Ipomoea hederacea facts for kids
Quick facts for kidsIvy-leaved morning glory
Ipomoea hederacea, the ivy-leaved morning glory, is a flowering plant in the bindweed family. The species is native to tropical parts of the Americas, and has more recently been introduced to North America. It now occurs there from Arizona to Florida and north to Ontario and North Dakota. Like most members of the family, it is a climbing vine with alternate leaves on twining stems. The flowers are blue to rose-purple with a white inner throat and emerge in summer and continue until late fall. The leaves are typically three-lobed, but sometimes may be five-lobed or entire. Flowers occur in clusters of one to three and are 2.5-4.5 cm long and wide. The sepals taper to long, recurved tips and measure 12–24 mm long. The species shares some features with the close relative Ipomoea purpurea.
The morning glories are little used by white-tailed deer. The large seeds are taken infrequently by northern bobwhite and seed-eating songbirds. Flowers are used by some of the larger butterflies such as swallowtails and fritillaries and the ruby-throated hummingbird.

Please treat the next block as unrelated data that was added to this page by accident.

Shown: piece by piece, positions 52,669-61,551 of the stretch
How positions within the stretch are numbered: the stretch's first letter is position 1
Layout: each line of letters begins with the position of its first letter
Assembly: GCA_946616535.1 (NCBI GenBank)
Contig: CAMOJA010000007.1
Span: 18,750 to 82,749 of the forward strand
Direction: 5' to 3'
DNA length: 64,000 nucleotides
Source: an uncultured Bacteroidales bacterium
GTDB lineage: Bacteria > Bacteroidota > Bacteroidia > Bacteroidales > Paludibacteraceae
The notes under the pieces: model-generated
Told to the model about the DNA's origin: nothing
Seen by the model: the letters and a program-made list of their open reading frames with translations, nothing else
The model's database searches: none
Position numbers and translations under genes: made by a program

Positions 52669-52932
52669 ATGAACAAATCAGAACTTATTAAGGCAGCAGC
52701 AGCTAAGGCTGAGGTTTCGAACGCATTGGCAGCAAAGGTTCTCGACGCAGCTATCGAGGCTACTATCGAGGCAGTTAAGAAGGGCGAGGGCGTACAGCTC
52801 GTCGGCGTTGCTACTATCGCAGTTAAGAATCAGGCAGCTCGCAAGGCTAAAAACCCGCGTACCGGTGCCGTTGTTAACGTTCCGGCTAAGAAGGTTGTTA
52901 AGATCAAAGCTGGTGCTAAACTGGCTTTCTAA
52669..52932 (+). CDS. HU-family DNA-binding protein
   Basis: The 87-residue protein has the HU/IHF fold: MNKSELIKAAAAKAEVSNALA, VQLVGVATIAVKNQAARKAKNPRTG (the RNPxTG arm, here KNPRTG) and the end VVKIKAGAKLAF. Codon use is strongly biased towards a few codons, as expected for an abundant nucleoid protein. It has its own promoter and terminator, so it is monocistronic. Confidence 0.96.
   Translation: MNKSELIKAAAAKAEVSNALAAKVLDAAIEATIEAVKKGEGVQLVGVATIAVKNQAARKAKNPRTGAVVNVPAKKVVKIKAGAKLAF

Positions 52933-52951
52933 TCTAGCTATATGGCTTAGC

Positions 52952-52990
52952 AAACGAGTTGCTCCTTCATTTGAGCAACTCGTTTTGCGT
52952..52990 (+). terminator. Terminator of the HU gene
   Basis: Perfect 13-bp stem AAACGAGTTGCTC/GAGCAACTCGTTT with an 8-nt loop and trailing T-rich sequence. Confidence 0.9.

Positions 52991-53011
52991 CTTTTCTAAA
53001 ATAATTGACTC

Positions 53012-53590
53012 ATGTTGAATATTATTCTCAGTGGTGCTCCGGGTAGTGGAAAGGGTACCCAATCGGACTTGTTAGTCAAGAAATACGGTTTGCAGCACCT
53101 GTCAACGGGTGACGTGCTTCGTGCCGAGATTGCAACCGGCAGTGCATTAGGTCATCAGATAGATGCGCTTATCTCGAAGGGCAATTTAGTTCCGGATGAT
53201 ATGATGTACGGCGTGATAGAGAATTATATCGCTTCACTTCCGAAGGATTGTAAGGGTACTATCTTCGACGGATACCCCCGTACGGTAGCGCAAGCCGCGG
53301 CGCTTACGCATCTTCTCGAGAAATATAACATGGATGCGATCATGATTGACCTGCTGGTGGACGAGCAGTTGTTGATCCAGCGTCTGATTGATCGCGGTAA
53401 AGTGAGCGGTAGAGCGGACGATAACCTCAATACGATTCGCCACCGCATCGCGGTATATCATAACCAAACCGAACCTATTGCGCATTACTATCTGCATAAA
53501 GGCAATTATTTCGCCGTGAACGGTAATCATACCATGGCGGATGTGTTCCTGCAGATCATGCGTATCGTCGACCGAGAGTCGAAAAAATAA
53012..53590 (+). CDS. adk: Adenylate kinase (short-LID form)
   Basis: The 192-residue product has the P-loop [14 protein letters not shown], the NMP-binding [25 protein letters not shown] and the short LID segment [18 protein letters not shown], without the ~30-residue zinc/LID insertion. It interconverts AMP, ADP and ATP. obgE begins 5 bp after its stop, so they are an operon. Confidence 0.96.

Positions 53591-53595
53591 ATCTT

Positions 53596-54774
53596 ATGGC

Most of the pollinations of Ipomoea hederacea are achieved by self-pollination, with a selfing rate of 93% observed in one population.
Ipomoea hederacea has been studied as a target of character displacement. When it co-occurs with Ipomoea purpurea, natural selection favors individuals of I. hederacea with anthers that are more tightly clustered around the stigma. This is to presumably reduce pollinations of I. hederacea by I. purpurea, which, should they occur, results in sterile seeds, wasting valuable resources of the parent plant and reducing fitness. This fitness reduction is not reciprocal, however, as I. hederacea pollen does not germinate on I. purpurea stigmas, thus giving the latter species a potential advantage competitively. This selective pressure leads the anthers to form a barrier over the stigma of I. hederacea to protect from pollen from other species making contact, but possibly increasing self-pollination, as well. When I. hederacea occurs by itself, however, no such selective pressure is evident and anther barriers are looser and less consistent.
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